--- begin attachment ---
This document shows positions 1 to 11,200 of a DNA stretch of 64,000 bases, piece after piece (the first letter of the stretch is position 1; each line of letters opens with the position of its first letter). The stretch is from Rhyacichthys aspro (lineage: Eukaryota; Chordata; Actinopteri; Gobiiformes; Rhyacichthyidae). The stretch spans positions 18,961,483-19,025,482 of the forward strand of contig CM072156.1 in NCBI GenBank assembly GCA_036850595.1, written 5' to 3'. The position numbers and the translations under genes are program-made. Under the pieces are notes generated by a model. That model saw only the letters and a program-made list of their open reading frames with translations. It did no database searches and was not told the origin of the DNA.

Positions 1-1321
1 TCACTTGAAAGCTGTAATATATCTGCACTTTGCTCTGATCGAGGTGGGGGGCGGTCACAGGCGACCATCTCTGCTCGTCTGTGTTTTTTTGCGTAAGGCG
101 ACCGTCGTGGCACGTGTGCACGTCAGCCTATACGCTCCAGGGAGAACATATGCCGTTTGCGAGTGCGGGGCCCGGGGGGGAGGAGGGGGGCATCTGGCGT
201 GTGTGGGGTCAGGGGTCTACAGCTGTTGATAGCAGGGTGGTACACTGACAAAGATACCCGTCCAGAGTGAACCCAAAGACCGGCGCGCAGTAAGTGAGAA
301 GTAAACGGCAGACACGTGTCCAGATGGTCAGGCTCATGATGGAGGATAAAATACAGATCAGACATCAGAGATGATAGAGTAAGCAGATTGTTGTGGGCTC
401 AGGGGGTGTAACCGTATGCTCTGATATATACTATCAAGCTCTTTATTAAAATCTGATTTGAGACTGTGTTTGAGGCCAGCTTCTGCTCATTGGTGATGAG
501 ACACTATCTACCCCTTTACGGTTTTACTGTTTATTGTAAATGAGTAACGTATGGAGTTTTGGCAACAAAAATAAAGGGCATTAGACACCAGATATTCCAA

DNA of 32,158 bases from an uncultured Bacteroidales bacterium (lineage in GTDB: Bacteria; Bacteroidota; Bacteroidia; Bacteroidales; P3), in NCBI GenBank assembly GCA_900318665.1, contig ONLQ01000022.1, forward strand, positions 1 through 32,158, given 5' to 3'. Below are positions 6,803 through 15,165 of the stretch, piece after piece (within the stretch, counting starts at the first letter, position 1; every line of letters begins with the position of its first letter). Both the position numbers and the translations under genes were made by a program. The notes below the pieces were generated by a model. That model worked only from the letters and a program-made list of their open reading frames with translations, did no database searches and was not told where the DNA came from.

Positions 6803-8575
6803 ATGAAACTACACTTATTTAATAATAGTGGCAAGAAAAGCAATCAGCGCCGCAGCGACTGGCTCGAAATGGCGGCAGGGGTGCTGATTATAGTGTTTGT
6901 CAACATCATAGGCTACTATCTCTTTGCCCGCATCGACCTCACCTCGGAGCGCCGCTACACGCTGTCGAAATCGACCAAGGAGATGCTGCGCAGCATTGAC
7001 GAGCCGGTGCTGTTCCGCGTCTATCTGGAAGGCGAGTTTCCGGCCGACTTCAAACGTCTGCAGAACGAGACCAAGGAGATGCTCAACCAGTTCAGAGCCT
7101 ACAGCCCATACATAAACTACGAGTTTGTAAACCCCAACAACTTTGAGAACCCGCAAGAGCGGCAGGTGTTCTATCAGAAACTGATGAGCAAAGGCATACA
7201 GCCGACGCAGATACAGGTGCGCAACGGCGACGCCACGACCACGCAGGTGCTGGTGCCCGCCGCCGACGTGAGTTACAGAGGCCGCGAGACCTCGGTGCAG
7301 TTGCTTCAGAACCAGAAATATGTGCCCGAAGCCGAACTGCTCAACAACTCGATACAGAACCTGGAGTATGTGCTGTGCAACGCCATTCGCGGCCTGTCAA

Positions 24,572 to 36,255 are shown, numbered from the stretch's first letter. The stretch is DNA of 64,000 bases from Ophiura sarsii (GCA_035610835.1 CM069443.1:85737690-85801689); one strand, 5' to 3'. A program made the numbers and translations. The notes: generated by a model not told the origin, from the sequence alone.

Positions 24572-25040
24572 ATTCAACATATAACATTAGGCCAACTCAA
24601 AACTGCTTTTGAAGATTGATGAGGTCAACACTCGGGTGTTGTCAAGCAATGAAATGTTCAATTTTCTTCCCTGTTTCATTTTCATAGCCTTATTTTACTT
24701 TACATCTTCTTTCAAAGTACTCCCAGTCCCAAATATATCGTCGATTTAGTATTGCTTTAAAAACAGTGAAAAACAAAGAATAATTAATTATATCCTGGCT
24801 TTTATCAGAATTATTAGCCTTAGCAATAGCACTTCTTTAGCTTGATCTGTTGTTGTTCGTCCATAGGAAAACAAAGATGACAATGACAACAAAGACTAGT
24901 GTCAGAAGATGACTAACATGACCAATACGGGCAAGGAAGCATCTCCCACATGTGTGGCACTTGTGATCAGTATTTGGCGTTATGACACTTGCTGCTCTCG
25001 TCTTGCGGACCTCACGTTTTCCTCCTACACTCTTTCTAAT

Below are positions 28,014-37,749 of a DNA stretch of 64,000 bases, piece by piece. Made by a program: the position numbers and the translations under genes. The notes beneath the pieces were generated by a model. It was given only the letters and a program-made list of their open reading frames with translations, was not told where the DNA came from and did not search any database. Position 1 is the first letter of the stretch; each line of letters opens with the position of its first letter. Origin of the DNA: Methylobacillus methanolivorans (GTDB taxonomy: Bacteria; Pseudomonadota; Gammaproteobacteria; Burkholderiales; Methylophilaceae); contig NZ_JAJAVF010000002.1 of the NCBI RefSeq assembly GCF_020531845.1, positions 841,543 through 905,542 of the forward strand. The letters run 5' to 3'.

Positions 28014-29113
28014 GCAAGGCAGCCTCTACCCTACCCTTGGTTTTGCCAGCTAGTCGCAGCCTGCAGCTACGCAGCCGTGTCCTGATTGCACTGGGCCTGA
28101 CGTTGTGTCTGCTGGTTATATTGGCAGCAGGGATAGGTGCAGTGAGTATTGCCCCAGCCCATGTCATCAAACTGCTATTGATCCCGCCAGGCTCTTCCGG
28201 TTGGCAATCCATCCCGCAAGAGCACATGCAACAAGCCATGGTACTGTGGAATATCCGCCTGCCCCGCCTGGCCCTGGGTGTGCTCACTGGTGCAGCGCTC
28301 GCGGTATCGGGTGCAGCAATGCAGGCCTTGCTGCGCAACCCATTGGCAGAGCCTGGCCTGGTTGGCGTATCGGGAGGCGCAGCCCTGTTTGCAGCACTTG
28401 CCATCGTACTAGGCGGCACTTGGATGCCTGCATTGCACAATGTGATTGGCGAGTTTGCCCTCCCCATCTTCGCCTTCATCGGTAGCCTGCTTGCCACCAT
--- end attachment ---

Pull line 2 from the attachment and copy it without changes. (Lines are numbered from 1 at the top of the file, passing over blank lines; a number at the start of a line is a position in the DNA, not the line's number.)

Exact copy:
Positions 1-1321